Sunday, March 25, 2007

Apu and Gogol



I think the biggest compliment I can pay Jhumpa Lahiri and Mira Nair - after seeing The Namesake - is that it reminded me of Aparajito and Apur Sansar. There are similarities that were not very apparent after reading the book but came to me on watching the film. Which is a triumph for the film adaptation that you take on a subtle, intricately woven tapestry of a novel and extract material for a two-hour film that addresses themes of alienation, association and acceptance pretty successfully.

It is quite interesting that books written 75 years apart and films made 50 years apart have such similar central themes and they remain as relevant as ever. Banaras becomes Boston (New York in the film). Graduation in Science from Calcutta University becomes a degree in Architecture from Yale. Ancient Hindu scriptures become Nikolai Gogol's Collected Works. And they reflect the present day reality vividly.

The settling of a family in alien land for the search of livelihood. Their gradual acceptance of the new land. A bemused incomprehension of their extended family to appreciate their better (different?) way of life. Clinging on to certain customs while leaving others. The alienation of the second generation from the first. The second generation's assimilation into a more modern way of life. Halted communication of the first generation to the second. A death bringing on the realisation of love.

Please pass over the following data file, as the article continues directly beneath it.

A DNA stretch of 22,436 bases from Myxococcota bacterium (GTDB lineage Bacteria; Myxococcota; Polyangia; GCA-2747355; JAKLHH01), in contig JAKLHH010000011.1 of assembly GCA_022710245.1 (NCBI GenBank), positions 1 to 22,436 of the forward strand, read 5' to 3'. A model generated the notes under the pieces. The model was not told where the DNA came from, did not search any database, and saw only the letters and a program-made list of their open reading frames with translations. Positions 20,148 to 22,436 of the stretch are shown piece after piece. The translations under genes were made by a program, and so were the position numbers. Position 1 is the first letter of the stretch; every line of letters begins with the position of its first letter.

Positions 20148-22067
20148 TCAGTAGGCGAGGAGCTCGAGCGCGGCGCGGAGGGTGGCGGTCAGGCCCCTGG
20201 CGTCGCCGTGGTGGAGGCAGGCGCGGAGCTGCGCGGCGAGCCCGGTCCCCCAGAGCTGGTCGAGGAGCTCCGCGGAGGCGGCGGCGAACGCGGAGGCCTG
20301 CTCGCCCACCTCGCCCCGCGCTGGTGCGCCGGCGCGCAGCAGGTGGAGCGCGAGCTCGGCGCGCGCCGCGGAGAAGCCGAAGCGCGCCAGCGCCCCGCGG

And (as the blurb of the film says), a great journey that brings you home.

Thanks to the wonders of modern film marketing, I don't think too many people will miss The Namesake (and it deserves to be seen, too). I think its time for people to go back and revisit the Apu Trilogy as well.
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